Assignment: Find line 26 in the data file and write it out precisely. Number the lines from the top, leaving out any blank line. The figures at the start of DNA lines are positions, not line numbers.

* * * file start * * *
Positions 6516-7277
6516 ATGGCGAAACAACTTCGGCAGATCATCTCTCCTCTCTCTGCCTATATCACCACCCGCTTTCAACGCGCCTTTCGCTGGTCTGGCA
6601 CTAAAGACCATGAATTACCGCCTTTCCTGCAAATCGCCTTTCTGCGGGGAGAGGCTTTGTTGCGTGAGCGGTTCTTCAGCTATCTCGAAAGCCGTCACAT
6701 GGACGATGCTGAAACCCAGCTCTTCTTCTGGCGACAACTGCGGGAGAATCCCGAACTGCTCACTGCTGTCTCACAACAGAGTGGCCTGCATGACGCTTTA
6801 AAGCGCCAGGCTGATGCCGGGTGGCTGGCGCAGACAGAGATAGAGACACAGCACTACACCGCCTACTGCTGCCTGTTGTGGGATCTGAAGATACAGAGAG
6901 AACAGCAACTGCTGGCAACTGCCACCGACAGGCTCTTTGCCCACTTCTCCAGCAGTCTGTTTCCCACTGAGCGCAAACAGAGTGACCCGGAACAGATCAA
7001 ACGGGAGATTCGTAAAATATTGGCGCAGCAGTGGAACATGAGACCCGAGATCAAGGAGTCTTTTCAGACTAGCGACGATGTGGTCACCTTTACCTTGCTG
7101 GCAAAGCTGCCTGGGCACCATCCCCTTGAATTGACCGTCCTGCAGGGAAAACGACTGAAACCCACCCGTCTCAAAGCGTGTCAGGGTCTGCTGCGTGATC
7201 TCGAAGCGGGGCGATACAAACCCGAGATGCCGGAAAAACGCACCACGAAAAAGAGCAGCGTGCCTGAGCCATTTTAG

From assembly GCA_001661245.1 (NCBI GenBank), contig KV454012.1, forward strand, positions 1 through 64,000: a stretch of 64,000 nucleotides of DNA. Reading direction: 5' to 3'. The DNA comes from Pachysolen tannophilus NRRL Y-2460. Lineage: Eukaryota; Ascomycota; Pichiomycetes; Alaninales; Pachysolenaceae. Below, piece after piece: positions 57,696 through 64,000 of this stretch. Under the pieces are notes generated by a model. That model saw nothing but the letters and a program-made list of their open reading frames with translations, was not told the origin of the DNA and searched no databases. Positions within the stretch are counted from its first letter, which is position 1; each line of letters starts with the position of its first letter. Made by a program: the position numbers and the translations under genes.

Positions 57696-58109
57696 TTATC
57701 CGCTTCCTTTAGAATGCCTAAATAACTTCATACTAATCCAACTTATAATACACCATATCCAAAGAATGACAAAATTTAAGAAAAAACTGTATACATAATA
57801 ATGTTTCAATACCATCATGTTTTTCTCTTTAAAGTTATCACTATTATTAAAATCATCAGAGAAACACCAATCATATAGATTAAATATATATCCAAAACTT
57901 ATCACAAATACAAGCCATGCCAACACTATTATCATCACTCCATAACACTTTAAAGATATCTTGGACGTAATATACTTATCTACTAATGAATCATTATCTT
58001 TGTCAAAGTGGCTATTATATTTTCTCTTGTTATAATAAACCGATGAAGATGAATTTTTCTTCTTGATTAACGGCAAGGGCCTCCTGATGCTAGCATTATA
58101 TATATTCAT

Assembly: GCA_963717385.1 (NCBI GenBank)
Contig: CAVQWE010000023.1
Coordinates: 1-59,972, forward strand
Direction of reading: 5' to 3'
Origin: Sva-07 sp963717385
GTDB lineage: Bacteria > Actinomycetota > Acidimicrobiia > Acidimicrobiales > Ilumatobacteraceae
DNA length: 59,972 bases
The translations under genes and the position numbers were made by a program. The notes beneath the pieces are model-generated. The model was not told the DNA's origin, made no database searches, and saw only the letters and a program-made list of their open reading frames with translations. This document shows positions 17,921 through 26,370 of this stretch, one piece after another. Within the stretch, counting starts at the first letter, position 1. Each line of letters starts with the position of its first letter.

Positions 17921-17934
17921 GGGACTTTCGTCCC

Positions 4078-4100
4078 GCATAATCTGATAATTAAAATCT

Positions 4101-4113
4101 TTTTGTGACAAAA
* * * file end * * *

Positions 17921-17934